Every year, teachers have to write their Annual Learning Plan. I take this plan very seriously. For me, this is a great way to really focus my teaching and learning in an area that I think I need to improve on or that I want to learn more about. I then use my blog as a way to reflect on what I do related to this Annual Learning Plan and to set my own next steps. What a great way for me to model this reflection process for my students, and to show them that even as a teacher, I’m doing what I’m asking them to do in the classroom as well.
While I have lots of choice about my Annual Learning Plan, I always try to align it with our school focus and student areas of need. This year, our School Self-Assessment will focus on ideas related to student voice, student choice, and differentiated instruction. I’m already very passionate about this topic, and I try to think carefully about these three areas with everything that I do in the classroom.
Yesterday was our PA Day, and we spent lots of time looking at data. One piece of EQAO data that stuck out for me is that students tend to struggle more on “thinking” questions. As a teacher, this means that I need to spend more time getting them to think carefully and critically in all subject areas. How can I do this best and still align my personal goals with our school focus?
This is when I thought about inquiry. This year, I’ve been really trying to use inquiry in the classroom in all subject areas. I’m using what I learned from reading Comprehension and Collaboration: Inquiry Circles In Action and Role Reversal to get students to develop their own inquiry questions, get immersed in the topic, revise their questions, continue their research, and share their learning in various ways that matter to them. This is a big change for me!
- I’ve been “teaching” a lot less to the full class.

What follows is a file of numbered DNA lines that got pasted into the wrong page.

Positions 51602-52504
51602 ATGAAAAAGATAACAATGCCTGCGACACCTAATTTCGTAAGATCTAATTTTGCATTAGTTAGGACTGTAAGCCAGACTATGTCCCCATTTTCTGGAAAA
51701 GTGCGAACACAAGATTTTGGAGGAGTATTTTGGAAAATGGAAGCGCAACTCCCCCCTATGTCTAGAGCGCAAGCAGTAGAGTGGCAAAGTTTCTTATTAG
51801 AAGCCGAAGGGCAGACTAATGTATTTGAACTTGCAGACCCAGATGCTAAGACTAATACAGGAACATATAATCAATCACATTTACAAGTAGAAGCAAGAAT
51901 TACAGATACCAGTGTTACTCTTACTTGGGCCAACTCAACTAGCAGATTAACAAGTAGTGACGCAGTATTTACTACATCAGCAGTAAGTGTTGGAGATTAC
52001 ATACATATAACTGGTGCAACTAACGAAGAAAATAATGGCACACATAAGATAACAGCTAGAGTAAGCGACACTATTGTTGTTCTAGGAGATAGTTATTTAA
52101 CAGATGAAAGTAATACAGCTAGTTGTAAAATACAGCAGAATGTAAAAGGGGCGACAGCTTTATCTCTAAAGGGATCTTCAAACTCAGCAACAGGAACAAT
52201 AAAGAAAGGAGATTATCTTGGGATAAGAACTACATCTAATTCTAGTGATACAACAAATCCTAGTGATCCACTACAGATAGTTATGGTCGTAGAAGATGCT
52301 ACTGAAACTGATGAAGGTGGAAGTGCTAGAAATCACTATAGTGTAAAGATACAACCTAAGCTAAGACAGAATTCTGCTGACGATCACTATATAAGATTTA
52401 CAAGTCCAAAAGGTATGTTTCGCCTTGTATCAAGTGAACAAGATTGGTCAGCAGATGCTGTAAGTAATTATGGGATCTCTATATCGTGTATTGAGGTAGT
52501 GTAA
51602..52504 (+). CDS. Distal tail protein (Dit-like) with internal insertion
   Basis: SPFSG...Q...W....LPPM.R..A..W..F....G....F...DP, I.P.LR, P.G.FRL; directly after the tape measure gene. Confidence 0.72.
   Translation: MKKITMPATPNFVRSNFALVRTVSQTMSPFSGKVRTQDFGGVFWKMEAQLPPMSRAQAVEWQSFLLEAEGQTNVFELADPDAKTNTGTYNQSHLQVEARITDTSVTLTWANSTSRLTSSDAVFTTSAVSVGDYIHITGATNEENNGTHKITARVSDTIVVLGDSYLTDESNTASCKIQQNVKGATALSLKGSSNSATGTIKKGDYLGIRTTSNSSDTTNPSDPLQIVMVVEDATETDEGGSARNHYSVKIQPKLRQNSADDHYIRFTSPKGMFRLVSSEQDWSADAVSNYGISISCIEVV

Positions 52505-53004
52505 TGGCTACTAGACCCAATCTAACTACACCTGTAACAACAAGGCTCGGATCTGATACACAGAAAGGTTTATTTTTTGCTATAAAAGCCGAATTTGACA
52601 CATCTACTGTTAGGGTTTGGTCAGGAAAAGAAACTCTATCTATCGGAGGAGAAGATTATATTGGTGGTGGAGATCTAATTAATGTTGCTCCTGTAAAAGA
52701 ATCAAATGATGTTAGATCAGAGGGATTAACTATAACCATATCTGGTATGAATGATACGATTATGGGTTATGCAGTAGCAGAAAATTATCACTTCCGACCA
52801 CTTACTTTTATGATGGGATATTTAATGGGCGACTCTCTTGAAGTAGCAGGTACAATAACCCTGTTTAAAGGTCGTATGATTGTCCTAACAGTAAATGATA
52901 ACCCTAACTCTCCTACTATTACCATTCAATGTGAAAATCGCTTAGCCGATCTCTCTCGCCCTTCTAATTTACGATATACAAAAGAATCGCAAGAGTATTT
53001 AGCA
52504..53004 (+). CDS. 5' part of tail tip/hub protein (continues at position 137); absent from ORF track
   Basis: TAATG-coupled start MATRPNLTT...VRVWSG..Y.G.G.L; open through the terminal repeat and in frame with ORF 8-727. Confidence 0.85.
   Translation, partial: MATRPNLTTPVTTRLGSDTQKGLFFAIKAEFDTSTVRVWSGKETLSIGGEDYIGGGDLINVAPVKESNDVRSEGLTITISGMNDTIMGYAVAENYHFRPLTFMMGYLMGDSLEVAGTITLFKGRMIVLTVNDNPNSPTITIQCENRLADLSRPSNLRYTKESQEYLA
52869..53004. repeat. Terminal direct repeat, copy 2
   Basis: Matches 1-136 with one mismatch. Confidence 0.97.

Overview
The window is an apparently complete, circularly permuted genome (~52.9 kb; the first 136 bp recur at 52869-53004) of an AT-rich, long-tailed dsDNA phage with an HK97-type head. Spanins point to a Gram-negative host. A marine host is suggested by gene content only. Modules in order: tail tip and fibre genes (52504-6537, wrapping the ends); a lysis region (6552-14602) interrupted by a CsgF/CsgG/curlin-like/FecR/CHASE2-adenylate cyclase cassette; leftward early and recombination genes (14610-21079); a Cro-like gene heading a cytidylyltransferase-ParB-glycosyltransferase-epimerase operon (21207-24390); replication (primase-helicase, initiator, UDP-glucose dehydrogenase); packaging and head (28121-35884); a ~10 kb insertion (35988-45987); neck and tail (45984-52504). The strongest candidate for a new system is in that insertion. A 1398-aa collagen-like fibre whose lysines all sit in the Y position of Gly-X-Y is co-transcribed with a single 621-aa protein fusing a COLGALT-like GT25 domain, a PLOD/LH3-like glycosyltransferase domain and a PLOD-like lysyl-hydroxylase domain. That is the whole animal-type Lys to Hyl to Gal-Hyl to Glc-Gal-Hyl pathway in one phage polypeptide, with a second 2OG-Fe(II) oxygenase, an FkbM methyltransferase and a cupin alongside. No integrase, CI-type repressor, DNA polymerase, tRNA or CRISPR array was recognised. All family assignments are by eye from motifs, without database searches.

- I’ve been working with small groups of students more, and conferencing with them more regularly.
- I’ve been answering fewer questions and getting students to look at ways to answer their own.
- I’ve been providing more choice of how students share their learning with me, and often, been very open-ended in the choices that I do provide.
- I’ve been regularly thinking about provocations, and how I can use them to generate inquiry in different subject areas. Also, what provocations can I use?
Everything that I’ve read and heard about inquiry says that this approach helps increase thinking skills, and often has students performing better on standardized tests. After reorganization, I no longer teach Grade 6 and no longer have my students writing EQAO, but what I do as a Grade 5 teacher can make an impact on next year’s Grade 6 students. I also teach Grade 3/4 Health and Media Literacy, and I use the inquiry model for both. Will a focus on inquiry help these Grade 3 students as they write EQAO this year? I really want to know.
So this year, for my Annual Learning Plan, I’m going to use inquiry in all subject areas to increase academic achievement and deepen understanding of content. The report card data from last year tells me how my students performed, so now I have a starting point for comparison. Not only can I use marks from rubrics as data, but I can also use our daily video reflections, audio recordings, and written reflections to show how student thinking and learning has changed throughout the year. Many of these recordings are shared on our Daily Shoot Blog, and I’m excited to look back and see the difference over time.